This is really easier than it sounds. The yolk, as everyone must have noticed in hard-boiled eggs, does not stay in the middle of the egg, but always floats to the upper side. The chick, too, always forms on the upper side of the yolk; and when the egg gets turned over, the yolk rolls round like a barrel in the water and brings the chick to the upper side. So the chick, until it grows big enough to be a tight fit, always lies crosswise of the egg, on the upper side of the yolk just under the shell.

At first, of course, there is no chick at all, but only a round white fleck hardly larger than the head of a large pin, on the side of the yolk where the chick is by and by going to be. Before the end of the first day after the egg is laid, this little fleck has become somewhat oval in outline and an eighth of an inch across. Through its center runs a whiter line, as thick as heavy basting cotton and a sixteenth of an inch long; about half as large, that is, as an “l” or a figure “1” in the type on this page.

This is the beginning of the chick. Only it has hardly yet begun to be a chick, for it has as yet neither head, tail, wings, legs, eyes, nose, mouth, heart, stomach, brain, nor any other parts. It is in short, only a tiny line of chicken substance, which is now to begin to be made into a chicken.

Early in the second day of incubation, the little white line begins to get thicker on the end where the head is going to be. The brain and spinal cord appear first; later in the day there is the first sign of eyes and ears. At about the same time, the heart begins to form, and the minute blood vessels to grow out into the yolk like the first roots of a tiny plant. Before the end of the second day, the heart has begun to beat, and the blood vessels have begun to absorb the yolk to feed the growing chick. The yolk, in its turn, feeds on the white; for as everybody knows, the yolk and the white of an egg are stored up food, on which the little bird can live and grow until it is old enough to get out of the egg and shift for itself.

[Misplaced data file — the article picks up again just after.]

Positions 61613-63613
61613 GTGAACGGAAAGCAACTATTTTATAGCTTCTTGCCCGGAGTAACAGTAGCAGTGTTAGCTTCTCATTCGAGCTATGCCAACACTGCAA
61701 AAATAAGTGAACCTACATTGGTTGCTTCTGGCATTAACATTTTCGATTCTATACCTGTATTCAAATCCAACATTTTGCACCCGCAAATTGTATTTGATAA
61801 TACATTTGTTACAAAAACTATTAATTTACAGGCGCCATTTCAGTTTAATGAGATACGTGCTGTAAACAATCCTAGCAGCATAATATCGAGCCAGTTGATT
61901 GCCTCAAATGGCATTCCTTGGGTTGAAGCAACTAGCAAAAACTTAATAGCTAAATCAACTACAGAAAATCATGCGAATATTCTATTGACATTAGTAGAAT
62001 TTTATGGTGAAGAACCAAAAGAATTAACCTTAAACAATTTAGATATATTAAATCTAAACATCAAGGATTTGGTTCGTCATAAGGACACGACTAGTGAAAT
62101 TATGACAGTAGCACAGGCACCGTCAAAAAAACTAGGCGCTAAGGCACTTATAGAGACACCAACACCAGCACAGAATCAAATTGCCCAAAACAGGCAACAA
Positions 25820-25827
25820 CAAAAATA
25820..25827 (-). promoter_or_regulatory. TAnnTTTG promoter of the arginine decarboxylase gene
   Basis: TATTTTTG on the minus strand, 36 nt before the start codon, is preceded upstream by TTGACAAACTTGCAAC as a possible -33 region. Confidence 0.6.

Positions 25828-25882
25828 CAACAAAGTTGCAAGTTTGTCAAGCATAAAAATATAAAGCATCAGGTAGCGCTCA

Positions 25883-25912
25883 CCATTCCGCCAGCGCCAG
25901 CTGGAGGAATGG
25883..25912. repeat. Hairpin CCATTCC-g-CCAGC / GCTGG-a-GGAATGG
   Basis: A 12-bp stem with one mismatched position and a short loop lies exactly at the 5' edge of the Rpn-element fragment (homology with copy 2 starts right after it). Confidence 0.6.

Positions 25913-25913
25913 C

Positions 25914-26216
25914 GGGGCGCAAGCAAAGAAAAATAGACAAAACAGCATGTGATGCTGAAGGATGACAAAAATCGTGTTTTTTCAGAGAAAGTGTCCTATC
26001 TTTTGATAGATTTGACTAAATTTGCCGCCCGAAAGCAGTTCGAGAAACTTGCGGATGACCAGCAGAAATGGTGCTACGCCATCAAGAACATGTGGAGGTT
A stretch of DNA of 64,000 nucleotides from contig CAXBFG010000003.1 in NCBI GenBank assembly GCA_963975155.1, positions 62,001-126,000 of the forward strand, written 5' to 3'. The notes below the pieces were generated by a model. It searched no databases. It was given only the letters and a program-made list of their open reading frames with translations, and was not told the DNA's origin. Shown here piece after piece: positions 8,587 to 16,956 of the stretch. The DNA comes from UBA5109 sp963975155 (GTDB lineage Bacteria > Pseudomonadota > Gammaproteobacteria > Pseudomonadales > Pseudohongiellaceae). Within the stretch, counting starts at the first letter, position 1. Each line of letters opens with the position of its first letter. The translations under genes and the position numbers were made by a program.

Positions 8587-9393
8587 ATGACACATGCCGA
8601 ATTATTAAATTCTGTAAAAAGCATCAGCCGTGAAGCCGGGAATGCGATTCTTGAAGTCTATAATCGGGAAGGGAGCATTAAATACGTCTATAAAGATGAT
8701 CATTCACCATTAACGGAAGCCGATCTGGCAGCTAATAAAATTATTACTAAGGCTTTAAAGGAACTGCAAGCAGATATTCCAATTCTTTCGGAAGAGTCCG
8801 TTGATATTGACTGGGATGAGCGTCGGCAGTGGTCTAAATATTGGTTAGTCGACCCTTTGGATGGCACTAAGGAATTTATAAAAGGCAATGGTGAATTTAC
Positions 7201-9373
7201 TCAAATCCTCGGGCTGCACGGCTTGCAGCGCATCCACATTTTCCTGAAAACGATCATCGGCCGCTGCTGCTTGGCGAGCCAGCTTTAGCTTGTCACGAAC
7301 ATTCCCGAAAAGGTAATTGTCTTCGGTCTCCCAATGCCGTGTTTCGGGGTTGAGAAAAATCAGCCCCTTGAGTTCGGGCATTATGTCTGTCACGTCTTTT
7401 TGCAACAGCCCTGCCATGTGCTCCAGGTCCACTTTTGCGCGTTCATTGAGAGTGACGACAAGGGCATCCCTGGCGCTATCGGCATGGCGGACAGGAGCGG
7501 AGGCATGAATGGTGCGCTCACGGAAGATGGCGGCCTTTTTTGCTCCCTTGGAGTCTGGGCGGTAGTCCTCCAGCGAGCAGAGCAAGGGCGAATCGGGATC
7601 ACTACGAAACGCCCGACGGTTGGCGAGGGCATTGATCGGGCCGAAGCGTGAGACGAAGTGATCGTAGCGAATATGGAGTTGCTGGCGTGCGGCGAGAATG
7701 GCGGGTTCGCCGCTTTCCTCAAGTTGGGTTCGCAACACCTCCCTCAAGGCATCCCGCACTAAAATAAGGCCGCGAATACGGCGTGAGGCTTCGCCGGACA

At the beginning of the third day, or a few hours before, the chick, which has been lying on the yolk face down (only it hasn’t any face yet), turns over on its left side. It is getting to be a big bird now, a quarter of an inch long and as thick as a good-sized pin. Next, the brain grows rapidly; and so do the eyes, though these are not so large as the eyes of the finest needles. Now too, the nerves begin to form; also the lungs, the stomach, liver, and other organs of digestion; and there are beginnings of a tail, though without feathers.

During the fourth day, there are signs of a mouth. Legs and wings, looking just alike, begin to bud out from the body. Another day, and one can tell which is which; while now there appear beginnings of the skull and of the place where the back bone is going to be. Meantime, the little bird has become more than a half-inch long—though it does not yet look the least bit like a bird, but more like a large “?” mark. There is still no front to the body, and the heart, beating merrily away, hangs out in the yolk.

With the second week, the little chicken does begin to look something like a real bird. The bones begin to harden; while on the tip of what has been just an ordinary nose appears a speck of chalk, which will by and by harden into a bill. The claws begin to grow; and there are signs of feathers, each one still enclosed in the little transparent sac in which it forms.

At the end of two weeks, the white of the egg is all used up; and the little bird, which has been lying crosswise of the egg, now turns to bring its head toward the broad end. The yolk, too, is getting small; and on the nineteenth day, the chick pulls the last remnant into its little tummy, and begins to close over the hole. At about the same time also, he pecks through into the large air space which one sees in the broad end of an egg, when he eats it, hard-boiled, at a picnic. For a week or more, he has been breathing by means of a sort of gill, much like that of a fish, only that instead of being on the side of the head like a fish’s it grows out from the middle of the stomach on a long stalk and spreads over the inside of the shell. So the chick breathes through the shell, which is full of minute holes almost too small to be seen. But after the last bit of yolk has been taken in, this gill shrivels up and drops off, and the chick breathes with its lungs like the rest of us.

At the end of three weeks, there is nothing left of the egg but the shell and a tea-spoonful of water. The chick, which began life the size of a pin head, now fills the shell jam full, with only just room enough to peck the hole that lets him out. On the twenty-first day of his imprisonment, out he comes.

Baby-Chick